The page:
From time to time my grandpa would stop to visit and take us to his ranch; those were the good old days. My relationship with my grandfather was unique in a way, sometimes he would be there and sometimes he we would not. He was the closest thing I had to having a grandpa and so I loved him regardless of his absence in my life. I felt no need to judge him and none to question him for the choices he made, he was the father of my father; therefore, I respected him. Thinking back, I remember when he use to take us fishing that must have been ten years ago.
My grandma told my parents to take me to the 24 hour clinic across the street. When they did the doctor proved my grandma was correct and from there I was rushed to the hospital. I am very close to my grandma she has been a huge part of my life every since I opened my eyes. She moved from Egypt to America when my sister was born and decided to stay here instead of going back to Egypt. When I was little we would play all sorts of games together.
Me living with my grandparents all my life changed me. My mom always bought things for me and came to visit. Her visiting was the worst tho because she never stayed for long. How I felt in school with everyone talking about how great they mom was, I had nothing to say because I didn't know her. My grandparents were my care takers, so when my mom came back home from the navy, it took me time to get to know her personally.
My grandmother loved my grandfather so much she was always by his side twenty four hours a day caring for him. She had nurses to help her out since taking care of him was a full time job. My grandmother knew putting him in a home would only make him sicker, and she wanted him to have the best she could provide for him in his last days. My grandmother’s role in my grandfather's life has shown me what unconditional love truly is. In the short story, “The Moths”, by Helena Maria Viramontes, a Latin girl is unconditionally taking care of her dying grandmother.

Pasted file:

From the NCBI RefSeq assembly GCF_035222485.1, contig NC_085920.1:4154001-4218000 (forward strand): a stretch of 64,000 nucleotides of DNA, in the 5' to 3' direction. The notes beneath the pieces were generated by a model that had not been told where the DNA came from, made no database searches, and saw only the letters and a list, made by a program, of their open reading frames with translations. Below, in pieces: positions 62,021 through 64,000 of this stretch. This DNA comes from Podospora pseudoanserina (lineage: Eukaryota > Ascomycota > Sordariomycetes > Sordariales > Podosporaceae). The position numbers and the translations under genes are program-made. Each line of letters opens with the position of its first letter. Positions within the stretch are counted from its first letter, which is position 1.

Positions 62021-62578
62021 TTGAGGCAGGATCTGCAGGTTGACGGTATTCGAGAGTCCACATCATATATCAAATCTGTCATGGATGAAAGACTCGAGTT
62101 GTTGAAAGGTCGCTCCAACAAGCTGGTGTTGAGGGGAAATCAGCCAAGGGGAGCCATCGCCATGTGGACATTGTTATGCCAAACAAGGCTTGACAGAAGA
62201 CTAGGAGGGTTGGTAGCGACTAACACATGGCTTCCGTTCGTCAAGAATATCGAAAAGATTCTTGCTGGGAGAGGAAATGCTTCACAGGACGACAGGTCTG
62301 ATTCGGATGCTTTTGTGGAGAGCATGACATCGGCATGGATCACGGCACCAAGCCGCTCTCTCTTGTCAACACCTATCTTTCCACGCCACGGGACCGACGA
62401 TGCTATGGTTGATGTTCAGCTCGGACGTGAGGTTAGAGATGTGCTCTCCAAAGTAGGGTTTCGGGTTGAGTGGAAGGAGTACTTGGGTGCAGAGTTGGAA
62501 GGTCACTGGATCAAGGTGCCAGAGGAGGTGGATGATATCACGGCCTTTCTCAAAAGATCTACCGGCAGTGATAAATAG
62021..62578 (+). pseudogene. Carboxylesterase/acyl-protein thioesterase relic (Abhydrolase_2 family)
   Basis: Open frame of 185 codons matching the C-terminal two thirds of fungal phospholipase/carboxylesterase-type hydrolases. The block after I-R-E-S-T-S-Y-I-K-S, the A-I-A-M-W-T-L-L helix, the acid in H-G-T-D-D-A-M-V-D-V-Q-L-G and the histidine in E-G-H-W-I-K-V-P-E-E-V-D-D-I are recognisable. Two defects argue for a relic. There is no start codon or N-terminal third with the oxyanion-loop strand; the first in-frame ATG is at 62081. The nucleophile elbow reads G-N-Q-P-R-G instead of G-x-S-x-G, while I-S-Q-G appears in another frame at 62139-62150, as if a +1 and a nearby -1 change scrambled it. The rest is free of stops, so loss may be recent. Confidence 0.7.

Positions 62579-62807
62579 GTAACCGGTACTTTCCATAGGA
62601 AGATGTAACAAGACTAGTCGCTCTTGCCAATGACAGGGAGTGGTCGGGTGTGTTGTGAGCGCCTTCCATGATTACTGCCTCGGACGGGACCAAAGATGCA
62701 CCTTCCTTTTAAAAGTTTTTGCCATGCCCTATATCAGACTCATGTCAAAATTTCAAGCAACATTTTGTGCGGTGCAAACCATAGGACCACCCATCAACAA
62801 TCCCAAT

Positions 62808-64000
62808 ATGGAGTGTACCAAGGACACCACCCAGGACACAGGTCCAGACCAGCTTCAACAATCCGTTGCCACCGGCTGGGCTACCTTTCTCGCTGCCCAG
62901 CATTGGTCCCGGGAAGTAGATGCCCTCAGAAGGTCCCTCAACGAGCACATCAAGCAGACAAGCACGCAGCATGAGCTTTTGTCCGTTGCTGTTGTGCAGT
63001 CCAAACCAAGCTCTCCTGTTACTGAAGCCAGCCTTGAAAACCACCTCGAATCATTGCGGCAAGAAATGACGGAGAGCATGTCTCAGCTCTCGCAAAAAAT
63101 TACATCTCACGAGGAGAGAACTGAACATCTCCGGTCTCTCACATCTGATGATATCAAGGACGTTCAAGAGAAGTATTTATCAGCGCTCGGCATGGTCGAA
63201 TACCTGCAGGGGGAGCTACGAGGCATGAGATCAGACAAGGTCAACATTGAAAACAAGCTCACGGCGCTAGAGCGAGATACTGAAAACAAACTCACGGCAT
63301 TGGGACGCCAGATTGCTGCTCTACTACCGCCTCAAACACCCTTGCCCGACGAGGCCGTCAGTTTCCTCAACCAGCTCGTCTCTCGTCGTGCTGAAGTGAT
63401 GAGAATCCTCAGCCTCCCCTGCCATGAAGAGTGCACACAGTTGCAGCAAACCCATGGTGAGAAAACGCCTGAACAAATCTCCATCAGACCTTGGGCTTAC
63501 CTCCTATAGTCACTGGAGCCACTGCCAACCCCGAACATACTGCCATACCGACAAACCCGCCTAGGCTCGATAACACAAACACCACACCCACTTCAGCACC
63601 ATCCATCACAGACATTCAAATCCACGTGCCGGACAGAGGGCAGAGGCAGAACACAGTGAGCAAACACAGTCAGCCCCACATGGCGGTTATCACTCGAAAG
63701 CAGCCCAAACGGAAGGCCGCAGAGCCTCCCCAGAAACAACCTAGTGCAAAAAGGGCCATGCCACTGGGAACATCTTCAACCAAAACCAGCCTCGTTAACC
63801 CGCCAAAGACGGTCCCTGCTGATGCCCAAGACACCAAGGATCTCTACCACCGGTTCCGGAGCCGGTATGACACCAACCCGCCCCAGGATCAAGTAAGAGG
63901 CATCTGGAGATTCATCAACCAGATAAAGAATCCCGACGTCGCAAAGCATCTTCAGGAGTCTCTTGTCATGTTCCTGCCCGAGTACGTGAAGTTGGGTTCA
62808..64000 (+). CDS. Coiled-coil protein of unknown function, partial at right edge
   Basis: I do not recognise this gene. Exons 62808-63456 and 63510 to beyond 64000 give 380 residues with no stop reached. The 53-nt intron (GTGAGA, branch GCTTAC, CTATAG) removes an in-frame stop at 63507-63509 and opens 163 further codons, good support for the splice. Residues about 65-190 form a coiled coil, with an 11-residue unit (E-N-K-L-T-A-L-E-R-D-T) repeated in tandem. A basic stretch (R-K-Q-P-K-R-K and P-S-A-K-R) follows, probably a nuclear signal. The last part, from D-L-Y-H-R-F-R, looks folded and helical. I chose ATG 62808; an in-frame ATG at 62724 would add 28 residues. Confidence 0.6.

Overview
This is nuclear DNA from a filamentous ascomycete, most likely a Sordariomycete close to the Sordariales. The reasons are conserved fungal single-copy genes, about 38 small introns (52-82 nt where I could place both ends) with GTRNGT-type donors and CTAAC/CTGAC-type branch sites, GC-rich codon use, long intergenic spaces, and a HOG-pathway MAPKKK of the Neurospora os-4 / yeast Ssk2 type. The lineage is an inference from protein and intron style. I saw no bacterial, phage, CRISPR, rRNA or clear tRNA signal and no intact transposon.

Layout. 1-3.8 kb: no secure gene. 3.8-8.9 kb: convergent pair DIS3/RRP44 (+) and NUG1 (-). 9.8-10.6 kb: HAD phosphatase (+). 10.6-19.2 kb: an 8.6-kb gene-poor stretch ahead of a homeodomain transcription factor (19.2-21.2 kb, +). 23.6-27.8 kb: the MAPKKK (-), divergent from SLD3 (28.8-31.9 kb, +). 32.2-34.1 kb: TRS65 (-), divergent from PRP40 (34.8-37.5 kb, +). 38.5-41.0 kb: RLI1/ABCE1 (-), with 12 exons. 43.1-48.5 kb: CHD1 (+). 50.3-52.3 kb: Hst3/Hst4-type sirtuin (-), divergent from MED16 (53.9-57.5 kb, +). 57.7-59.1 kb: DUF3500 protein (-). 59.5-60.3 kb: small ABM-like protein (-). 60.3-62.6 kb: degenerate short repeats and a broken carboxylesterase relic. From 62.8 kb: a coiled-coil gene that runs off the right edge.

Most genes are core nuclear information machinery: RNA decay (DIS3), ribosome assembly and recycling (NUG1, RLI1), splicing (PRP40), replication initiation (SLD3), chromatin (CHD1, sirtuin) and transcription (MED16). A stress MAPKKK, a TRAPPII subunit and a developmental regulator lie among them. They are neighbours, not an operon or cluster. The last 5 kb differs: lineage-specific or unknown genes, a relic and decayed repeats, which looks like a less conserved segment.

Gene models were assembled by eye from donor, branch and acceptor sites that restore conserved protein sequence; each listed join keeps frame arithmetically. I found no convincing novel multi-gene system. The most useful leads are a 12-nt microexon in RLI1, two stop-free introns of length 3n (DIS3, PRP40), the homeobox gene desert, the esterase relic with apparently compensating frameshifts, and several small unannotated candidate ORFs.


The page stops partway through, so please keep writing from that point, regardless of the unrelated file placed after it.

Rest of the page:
I wrote this essay because I wanted to know how my grandma's life influences mine, and I wanted my readers to know that even the differences could become one's inspiration and supports. At first, I had a hard time to pick a role model, because I had so many of them that I didn't know which one would be suitable to write about. However, after reading Raymond Carver, Mentor, I thought I could write about people who are close to me. For this reason, I chose my grandma. While I was writing this essay, what’s interesting was I realized that my grandma's life is completely different from mine.
Most of all I am thankful for my mother. She did not have to immigrate to the United States for me, which makes me appreciate that my future success would be because of her. I must say my experience being in a third world country was not just a vacation but it was a life changing stage that had turned me into a humble, generous, and thankful individual today. Do not get me wrong the first time I found out, I was going to a place like this I thought was God punishing me terribly. Given that, I had to get used to their living conditions, food and seeing what they do just to survive each day has taught me more than my characteristics of the person I am now.
It was there that my grandfather became an altar boy, played on several sports teams, and met his childhood friends. He thoroughly enjoyed being an altar boy and singing in the church choir as a creative outlet, and loved sports for the active, physical aspects. My grandfather described his early childhood as happy, with his parents being strict enough to guide him in a positive direction, yet lenient enough to let him be his own person. He attributes his success and happiness in his childhood to the fact that, with his mother being a stay at home mom, she was able to dedicate her time and resources to my grandfather and his siblings, ensuring that they did well in school, ate healthy meals, went to church, and participated in other social
I would just hold her hand and talked to her. The evening before she passed away as I was leaving she mumble to me “I love you Sunshine, thank for you for always being there”. Although I knew I impacted her life I never really realized how much until her daughter called me letting me know she passed away. Her daughter told me how thankful their family was that there was someone who cared and protected their mother. She had told me that they wanted to move her mom from the facility after they would not accommodate her needs.
They've raised me, loved me, held my hand, wiped my tears and been there to talk to regardless of the situation. They came to my all my school and sports events. They've helped me through painful times and celebrated with me. Still, like most adoptees at some point, I felt a void in not knowing where I came from. I had long known that I was adopted as a toddler and that my birth mother had died in a car accident several years after I was born, however, there has never been a word mentioned about my birth father, apart from the fact that his name was General Charles Murphy.